A Community-based Geotourism Entrepreneurship: A Case of Kilim Geopark, Malaysia

A Community-based Geotourism Entrepreneurship: A Case of Kilim Geopark, Malaysia

Mana Khoshkam (Management Department, Faculty of Tourism & Hospitality, West Tehran Branch, Islamic Azad University, Iran) and Mastura Jaafar (School of Housing, Building and Planning, University of Science Malaysia, Penang, Malaysia)
DOI: 10.4018/IJSESD.2016100104

Abstract

Geotourism is a growing industry in Malaysia. The United Nations Educational, Scientific and Cultural Organisation's (UNESCO) has included Langkawi's 99 islands in its global geopark network. One of the most popular geopark sites in Langkawi is Kilim Karst, originally developed as a fishing community under the management of the Kilim Community Cooperative Society (KCCS). Following Kilim's recognition as a geopark, the role of the KCCS has evolved to encompass the management of local geotourism activities, ensuring that the community's involvement is consistent with UNESCO's sustainable development benchmarks. This study discusses the role played by geoparks and geotourism in the cooperative community entrepreneurship of local populations. Using the interview method, the authors consider the role of community-based entrepreneurships in developing geotourism in Kilim. With the full cooperation of the local government, the KCCS helps to develop local entrepreneurs who lack fundamental business knowledge. The authors review the performance of the KCCS based on their 2011–2014 annual general meeting report. The results of this review, coupled with the growing number of tourists, reveal the success of the KCCS' commitment to supporting local entrepreneurship. The proceeds of these activities have subsequently been redirected to the diversification of the KCCS' business portfolio for the sustainability of the community.
Article Preview

1. Introduction

The tourism industry plays a vital role in stimulating the economies of many developing and developed countries (Chaiboonsri & Chaitip, 2008). The United Nations World Tourism Organization (2015) reported that international tourism peaked at 1,245 billion in 2014 and with an expected annual growth rate of 3.3% over the 2010–2030 period. Nonetheless, this growth rate is expected to slow over time, from 3.8% at the beginning of the period to 2.9% by 2030. Malaysia is a multicultural, developing Southeast Asian country and has recently been described as a promising tourist destination (Marzuki, 2010). With 23.6 million tourists visiting Malaysia in 2009, the United Nations World Tourism Organization (UNWTO) ranked Malaysia the 9thmost visited country that year and 10thin 2012 with over 25 million tourists (Mosbah & Abd Al Khuja, 2014). In 2014, Malaysia recorded 27,437,315 tourist arrivals, a growth of 6.7% compared to 2013. Total tourist receipts increased by 7.99%, generating MYR65.44 billion (UNWTO, 2015). Consequently, rural and geotourism is regarded as a stimulus for income and job creation, improving the quality of life of rural populations and redistributing income in rural areas (Liu, 2006).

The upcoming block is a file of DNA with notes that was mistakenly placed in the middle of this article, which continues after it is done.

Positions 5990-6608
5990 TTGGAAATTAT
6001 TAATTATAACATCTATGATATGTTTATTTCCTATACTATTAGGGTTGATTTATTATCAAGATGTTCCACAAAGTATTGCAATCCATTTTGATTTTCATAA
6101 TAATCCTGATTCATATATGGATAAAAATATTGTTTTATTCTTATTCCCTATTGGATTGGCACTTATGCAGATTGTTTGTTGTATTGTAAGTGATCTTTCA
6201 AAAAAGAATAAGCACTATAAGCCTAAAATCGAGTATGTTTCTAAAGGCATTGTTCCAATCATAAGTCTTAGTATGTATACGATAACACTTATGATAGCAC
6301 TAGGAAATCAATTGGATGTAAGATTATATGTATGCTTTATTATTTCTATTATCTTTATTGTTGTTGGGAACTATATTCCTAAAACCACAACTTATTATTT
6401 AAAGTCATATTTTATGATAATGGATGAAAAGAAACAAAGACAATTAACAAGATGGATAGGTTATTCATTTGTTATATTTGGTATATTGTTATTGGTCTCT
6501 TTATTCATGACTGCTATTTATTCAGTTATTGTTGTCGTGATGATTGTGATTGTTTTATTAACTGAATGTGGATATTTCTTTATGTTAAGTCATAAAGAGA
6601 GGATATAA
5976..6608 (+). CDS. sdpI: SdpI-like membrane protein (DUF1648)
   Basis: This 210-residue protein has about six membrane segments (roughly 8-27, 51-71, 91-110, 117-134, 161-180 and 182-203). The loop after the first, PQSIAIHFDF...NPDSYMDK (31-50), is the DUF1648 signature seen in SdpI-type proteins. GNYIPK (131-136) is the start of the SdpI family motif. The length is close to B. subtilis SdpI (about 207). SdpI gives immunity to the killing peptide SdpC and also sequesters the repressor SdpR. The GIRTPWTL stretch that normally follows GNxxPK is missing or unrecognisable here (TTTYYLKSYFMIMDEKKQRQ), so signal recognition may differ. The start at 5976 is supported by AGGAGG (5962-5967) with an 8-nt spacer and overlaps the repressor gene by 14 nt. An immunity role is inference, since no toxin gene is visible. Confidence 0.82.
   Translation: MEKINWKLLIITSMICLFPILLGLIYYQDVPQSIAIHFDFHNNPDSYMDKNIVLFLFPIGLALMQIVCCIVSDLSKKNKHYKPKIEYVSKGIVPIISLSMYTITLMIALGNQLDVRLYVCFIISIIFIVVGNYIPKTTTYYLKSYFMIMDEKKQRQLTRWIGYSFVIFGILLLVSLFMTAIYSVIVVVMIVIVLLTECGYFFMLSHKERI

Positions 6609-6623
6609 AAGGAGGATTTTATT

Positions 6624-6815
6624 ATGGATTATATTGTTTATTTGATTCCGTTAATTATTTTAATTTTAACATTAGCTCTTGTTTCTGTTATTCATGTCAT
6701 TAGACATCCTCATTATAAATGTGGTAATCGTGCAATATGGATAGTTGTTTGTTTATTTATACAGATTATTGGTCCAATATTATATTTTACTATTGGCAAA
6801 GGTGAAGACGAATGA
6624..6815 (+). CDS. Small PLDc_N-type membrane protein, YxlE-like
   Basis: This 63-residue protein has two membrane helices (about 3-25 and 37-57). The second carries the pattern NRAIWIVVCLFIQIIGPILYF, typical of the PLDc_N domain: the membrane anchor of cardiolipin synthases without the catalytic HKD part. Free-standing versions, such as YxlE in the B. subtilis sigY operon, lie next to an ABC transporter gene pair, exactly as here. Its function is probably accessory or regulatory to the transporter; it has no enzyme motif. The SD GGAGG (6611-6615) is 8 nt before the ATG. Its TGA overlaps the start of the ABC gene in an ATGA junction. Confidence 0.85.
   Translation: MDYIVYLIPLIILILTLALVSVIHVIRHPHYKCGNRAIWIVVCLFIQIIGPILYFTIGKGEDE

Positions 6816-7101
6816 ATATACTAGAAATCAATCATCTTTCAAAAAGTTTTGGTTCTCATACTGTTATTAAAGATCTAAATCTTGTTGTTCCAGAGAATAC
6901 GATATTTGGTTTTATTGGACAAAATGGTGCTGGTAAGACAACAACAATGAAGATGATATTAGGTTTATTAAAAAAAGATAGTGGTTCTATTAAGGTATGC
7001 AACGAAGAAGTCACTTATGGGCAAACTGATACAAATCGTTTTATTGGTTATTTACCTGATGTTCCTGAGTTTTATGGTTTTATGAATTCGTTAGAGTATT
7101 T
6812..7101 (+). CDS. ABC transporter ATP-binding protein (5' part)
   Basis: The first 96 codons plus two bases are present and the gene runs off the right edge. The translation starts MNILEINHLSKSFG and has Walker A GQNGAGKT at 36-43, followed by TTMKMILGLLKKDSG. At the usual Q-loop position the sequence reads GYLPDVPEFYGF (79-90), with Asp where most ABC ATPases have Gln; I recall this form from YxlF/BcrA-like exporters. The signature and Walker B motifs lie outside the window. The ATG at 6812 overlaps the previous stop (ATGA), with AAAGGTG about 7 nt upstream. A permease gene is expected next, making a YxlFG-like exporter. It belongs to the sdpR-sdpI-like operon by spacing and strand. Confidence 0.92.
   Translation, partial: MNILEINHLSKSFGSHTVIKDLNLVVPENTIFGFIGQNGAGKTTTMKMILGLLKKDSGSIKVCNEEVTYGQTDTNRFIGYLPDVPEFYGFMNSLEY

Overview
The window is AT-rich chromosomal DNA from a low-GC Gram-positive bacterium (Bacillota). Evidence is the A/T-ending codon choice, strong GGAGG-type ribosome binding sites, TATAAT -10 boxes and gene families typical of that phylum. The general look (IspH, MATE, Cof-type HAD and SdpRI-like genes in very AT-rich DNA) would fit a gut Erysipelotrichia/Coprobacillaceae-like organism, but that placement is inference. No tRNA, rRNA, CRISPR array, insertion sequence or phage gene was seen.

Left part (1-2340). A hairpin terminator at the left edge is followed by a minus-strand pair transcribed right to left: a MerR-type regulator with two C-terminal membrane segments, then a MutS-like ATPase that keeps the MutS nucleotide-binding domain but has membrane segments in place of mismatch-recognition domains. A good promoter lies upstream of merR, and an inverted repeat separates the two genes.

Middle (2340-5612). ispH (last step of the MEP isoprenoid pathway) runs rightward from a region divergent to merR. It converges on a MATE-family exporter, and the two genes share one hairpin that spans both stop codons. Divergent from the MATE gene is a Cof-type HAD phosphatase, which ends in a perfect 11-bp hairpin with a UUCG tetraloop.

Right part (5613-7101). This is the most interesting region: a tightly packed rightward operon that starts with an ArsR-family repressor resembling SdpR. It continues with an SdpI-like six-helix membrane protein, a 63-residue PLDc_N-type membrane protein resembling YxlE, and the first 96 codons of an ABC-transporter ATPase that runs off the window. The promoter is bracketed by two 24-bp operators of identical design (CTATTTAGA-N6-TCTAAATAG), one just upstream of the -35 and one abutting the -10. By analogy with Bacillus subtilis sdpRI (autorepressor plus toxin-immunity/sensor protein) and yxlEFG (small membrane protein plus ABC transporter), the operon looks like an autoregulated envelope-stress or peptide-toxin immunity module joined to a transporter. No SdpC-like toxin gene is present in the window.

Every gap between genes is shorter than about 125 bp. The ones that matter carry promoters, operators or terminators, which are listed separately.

Farsani, Coelho and Costa (2011) suggest that geotourism, as a form of educational tourism, is a fairly recent innovation. While Dowling (2010) defines geotourism in terms of a narrow focus on geology and landscapes, Dowling acknowledges that geo activities (e.g. visiting a geosite’s visitor centre) also constitute a form of geotourism (Newsome & Downling, 2010). Conversely, Farsani, Coelho and Costa (2011) offer a broader definition of geotourism that includes an appreciation of indigenous cultures, thus challenging the tourist to respect the imperative of preserving both. Geotourism aims to have a negligible impact on natural resources while simultaneously promoting the economic growth of native communities. Sustaining the development of the geotourism industry, however, demands that a system of geoparks be maintained with minimal disruption to their native habitats. These virgin terrains provide surrounding communities with an indispensable resource for the development of a rural tourism industry, thereby reducing rural unemployment and minimising the effects of urbanisation.

According to the Members of Geoparks (2012) and others (Farsani et al., 2011; Newsome et al., 2012), the geopark concept incorporates the geological, archaeological, ecological, historical and cultural significance of a site. In many societies, social, natural and cultural heritages are inextricably linked such that they cannot be separated (UNESCO, 2006). In Asia, only five countries have received international acknowledgement, including China with 26 geoparks, Japan with five geoparks, and Korea, Malaysia and Vietnam with only one geopark each. Geoparks are administered under the jurisdiction of a nation’s federal government and local authorities (Farsani et al., 2011). However, a new strategy in the administration of geoparks is to encourage more sustainable development of the geoparks themselves and to enhance the socioeconomic development of local communities through their participation. The hosting of ecotourism activities in geoparks stimulates the growth of local economies by providing employment opportunities, contributes to the improvement of local facilities and infrastructure and supports local communities by encouraging the production of local products and improving community welfare.

Complete Article List

Search this Journal:
Reset
Open Access Articles
Volume 10: 4 Issues (2019): 1 Released, 3 Forthcoming
Volume 9: 4 Issues (2018)
Volume 8: 4 Issues (2017)
Volume 7: 4 Issues (2016)
Volume 6: 4 Issues (2015)
Volume 5: 4 Issues (2014)
Volume 4: 4 Issues (2013)
Volume 3: 4 Issues (2012)
Volume 2: 4 Issues (2011)
Volume 1: 4 Issues (2010)
View Complete Journal Contents Listing